MEMPHIS, TN (WMC-TV) - A grassroots effort is underway to save the Regional Medical Center at Memphis after Tennessee Governor Phil Bredesen announced no extra cash for the hospital that houses the region's only Level One trauma center.
Last October, Gene Holcomb, Chairman of The MED's Board, said the hospital's $32 million budgetary shortfall could put its emergency room on the chopping block by Mid-February.
"That's probably more than a 50-50 chance," Holcomb said in an October 21, 2009 interview with Action News 5.
With the countdown on, the Shelby County Commission put up $10 million in funding at their last meeting. But on Monday, Tennessee Governor Bredesen said the state's money has other priorities.
"The governor probably already had his budget ready," interim Shelby County Mayor Joe Ford said.
With no help coming from Nashville, Ford says government workers are helping to chip away at the red.
"We're exploring all avenues to get funding for the MED," Ford said. "Our deduction from the county payroll for county employees is in place."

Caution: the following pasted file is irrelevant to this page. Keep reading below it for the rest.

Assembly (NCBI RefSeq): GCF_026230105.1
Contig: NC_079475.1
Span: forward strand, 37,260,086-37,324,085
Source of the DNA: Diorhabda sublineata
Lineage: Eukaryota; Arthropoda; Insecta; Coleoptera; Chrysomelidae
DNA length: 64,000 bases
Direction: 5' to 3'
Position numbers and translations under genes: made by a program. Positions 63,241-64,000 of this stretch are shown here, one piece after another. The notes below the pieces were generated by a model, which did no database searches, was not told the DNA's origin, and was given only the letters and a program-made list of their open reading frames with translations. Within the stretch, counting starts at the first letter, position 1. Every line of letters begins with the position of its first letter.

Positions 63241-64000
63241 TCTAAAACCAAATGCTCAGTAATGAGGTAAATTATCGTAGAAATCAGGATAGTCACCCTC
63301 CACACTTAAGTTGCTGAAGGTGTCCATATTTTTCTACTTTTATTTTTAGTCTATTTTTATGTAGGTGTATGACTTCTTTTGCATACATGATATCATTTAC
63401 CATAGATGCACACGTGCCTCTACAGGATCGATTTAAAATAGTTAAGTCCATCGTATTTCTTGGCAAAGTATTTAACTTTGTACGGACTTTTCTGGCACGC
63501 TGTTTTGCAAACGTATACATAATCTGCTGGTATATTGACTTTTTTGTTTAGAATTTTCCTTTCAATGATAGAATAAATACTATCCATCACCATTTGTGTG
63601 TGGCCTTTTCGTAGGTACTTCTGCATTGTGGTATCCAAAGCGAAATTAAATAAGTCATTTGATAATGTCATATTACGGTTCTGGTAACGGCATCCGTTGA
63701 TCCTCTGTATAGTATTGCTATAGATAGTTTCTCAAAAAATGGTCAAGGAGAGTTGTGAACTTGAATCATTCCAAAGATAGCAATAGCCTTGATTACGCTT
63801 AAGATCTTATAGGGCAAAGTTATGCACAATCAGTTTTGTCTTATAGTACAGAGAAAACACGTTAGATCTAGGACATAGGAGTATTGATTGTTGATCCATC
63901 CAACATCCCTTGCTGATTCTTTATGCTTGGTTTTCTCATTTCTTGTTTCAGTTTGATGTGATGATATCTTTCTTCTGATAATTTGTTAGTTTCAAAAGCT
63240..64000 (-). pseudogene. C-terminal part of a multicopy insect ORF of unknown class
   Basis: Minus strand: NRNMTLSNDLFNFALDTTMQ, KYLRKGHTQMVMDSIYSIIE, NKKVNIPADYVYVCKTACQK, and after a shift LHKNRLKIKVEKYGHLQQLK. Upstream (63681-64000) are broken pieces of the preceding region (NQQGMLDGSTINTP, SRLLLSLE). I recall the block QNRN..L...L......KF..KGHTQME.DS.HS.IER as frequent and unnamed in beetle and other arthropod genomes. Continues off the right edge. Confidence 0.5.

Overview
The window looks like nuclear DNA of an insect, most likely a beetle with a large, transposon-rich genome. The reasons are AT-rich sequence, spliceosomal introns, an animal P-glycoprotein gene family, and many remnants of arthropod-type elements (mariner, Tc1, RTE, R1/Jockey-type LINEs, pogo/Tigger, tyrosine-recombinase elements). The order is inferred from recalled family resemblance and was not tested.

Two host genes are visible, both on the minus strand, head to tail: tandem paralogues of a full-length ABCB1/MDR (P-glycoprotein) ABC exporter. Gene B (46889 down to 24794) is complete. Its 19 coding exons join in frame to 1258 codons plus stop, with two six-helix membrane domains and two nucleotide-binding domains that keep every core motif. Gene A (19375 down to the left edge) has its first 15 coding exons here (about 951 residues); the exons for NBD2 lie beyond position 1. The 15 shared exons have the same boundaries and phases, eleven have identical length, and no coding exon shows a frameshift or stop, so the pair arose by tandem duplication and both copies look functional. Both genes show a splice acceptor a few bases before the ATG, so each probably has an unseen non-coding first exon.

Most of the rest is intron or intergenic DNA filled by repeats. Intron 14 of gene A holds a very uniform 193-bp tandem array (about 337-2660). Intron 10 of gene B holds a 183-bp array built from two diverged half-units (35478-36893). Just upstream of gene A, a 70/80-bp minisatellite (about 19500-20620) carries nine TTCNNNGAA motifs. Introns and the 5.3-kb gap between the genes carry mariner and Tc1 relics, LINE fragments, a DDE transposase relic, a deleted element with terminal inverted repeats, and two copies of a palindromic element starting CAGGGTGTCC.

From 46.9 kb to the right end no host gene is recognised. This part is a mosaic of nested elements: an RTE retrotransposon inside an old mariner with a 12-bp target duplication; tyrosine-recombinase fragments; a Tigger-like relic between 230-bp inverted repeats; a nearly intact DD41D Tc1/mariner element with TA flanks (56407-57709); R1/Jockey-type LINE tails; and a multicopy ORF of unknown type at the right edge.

Some county employees are deducting donations right out of their pay checks.
"We're hoping to send it over to the city school system, and we're hoping it will work out real fine and we can get maybe three, four million dollars a year from that," Ford said.
Meanwhile, The MED Foundation is holding a web drive. Sponsors have agreed to donate a dollar for each visits to the website, if people in the community can make 5,000 unique visits to it.
Since December, the 5,000 Touches Challenge has more than doubled its goal. With that, Ford hopes the governor will join in and help put The MED in the black.
"We had good talks and we hope that we get good things from those talks," Ford said.
More effects of a possible MED closure
"We hope that the State of Tennessee and the State Legislature will look at the UT Medical School that sits right in the middle of the Regional Medical Center," interim Shelby County Mayor Joe Ford said Wednesday.
That's because the MED is the main teaching site for the University of Tennessee College of Medicine. The students and faculty stand to crumble in the collateral financial damage.
"All their doctors and nurses practice there," Ford said. "We just hope that they understand if The Med was to close, where would the medical school go? Would they lose their accreditation? It's a possibility."
Not only is the hospital in danger of having to close West Tennessee's only level one trauma center, 270 medical students and residents could be displaced, and 2,400 jobs are on the line.
"The city's not going to let it happen, the county is not going to let it happen, the state won't let it happen and the citizens are not going to let The MED close," Ford said.